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The Impact of the PROGRESA/Oportunidades Conditional Cash Transfer Program on Health and Related Outcomes for the Aging in Mexico

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Listed:
  • Jere R. Behrman

    () (Department of Economics, University of Pennsylvania)

  • Susan W. Parker

    () (Division of Economics, Center for Research and Teaching in Economics (CIDE))

Abstract

Conditional cash transfer (CCT) programs link public transfers to human capital investment in hopes of alleviating current poverty and reducing its intergenerational transmission. Whereas nearly all studies of their impacts have focused on youth, these CCT programs may also have an impact on aging adults, by increasing household resources or inducing changes in allocations of time of various household members, that may be of substantial interest, particularly given the rapid aging of most populations. This paper contributes to this under-researched area by examining health and work impacts on the aging for the best known and most influential of these programs, the Mexican PROGRESA/Oportunidades program. For a number of health indicators, the program appears to significantly improve health, with impacts that are larger with a greater time receiving the program. However, most of these health impacts are concentrated on women.

Suggested Citation

  • Jere R. Behrman & Susan W. Parker, 2011. "The Impact of the PROGRESA/Oportunidades Conditional Cash Transfer Program on Health and Related Outcomes for the Aging in Mexico," PIER Working Paper Archive 11-032, Penn Institute for Economic Research, Department of Economics, University of Pennsylvania.
  • Handle: RePEc:pen:papers:11-032
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    Cited by:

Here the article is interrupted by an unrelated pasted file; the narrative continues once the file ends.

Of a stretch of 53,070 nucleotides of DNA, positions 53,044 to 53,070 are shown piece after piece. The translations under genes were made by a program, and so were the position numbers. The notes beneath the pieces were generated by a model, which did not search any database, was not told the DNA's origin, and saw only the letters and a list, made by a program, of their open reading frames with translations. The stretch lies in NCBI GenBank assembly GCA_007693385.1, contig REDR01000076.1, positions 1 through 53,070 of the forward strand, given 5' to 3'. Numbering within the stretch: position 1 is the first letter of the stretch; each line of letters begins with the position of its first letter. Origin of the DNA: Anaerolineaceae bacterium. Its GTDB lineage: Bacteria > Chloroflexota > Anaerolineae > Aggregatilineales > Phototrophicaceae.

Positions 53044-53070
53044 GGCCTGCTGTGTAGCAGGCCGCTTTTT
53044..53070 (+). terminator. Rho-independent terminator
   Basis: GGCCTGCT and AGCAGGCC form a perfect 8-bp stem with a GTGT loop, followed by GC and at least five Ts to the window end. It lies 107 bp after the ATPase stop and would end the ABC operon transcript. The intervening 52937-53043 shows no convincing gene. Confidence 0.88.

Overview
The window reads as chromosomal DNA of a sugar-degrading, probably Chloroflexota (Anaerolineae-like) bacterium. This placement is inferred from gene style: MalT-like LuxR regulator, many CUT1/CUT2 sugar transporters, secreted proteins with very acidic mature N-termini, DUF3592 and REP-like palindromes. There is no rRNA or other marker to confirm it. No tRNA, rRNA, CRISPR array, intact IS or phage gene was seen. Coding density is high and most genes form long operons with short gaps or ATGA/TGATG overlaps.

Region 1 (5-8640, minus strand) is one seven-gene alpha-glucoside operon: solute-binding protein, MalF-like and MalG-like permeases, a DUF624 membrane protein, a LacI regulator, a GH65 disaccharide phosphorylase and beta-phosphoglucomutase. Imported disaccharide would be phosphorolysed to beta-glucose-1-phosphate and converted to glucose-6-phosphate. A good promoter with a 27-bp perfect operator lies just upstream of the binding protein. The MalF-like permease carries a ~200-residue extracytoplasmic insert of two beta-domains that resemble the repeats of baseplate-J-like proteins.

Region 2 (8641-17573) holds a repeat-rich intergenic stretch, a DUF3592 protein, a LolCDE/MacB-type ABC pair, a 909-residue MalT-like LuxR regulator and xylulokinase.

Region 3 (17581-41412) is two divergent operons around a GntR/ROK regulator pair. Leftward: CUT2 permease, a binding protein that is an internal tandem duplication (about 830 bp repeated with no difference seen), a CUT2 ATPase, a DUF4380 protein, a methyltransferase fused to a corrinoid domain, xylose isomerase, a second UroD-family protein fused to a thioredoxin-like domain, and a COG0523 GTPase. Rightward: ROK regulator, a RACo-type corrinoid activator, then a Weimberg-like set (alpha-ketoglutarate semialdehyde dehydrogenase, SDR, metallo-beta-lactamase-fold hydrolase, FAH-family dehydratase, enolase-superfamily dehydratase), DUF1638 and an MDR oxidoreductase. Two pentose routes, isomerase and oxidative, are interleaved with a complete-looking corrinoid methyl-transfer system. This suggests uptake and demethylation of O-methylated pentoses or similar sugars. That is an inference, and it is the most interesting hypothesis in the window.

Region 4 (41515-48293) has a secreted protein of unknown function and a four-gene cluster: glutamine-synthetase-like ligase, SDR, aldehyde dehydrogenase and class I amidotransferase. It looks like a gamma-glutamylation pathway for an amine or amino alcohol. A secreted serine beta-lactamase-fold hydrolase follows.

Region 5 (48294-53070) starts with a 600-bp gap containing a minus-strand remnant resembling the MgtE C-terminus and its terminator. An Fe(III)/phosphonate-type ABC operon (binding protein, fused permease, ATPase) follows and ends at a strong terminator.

1. Denni Tommasi, 2016. "Household Responses to cash Transfers," Working Papers ECARES ECARES 2016-20, ULB -- Universite Libre de Bruxelles.
    2. Denni Tommasi & Alexander Wolf, 2016. "Overcoming Weak Identification in the Estimation of Household Resource Shares," Working Papers ECARES ECARES 2016-12, ULB -- Universite Libre de Bruxelles.
    3. Gopalan, Saji S. & Mutasa, Ronald & Friedman, Jed & Das, Ashis, 2014. "Health sector demand-side financial incentives in low- and middle-income countries: A systematic review on demand- and supply-side effects," Social Science & Medicine, Elsevier, vol. 100(C), pages 72-83.
    4. Muhammad Nasir, 2016. "Violence and Child Health Outcomes: Evidence from Mexican Drug War," HiCN Working Papers 208, Households in Conflict Network.
    5. Quiñones, Esteban J. & Roy, Shalini, 2016. "The impact of conditional cash transfer programs on indigenous households in Latin America: Evidence from PROGRESA in Mexico:," IFPRI discussion papers 1511, International Food Policy Research Institute (IFPRI).
    6. Barham, Tania & Rowberry, Jacob, 2013. "Living longer: The effect of the Mexican conditional cash transfer program on elderly mortality," Journal of Development Economics, Elsevier, vol. 105(C), pages 226-236.

    More about this item

    Keywords

    conditional cash transfers; aging; health; Mexico;

    JEL classification:

    • I15 - Health, Education, and Welfare - - Health - - - Health and Economic Development
    • I38 - Health, Education, and Welfare - - Welfare, Well-Being, and Poverty - - - Government Programs; Provision and Effects of Welfare Programs

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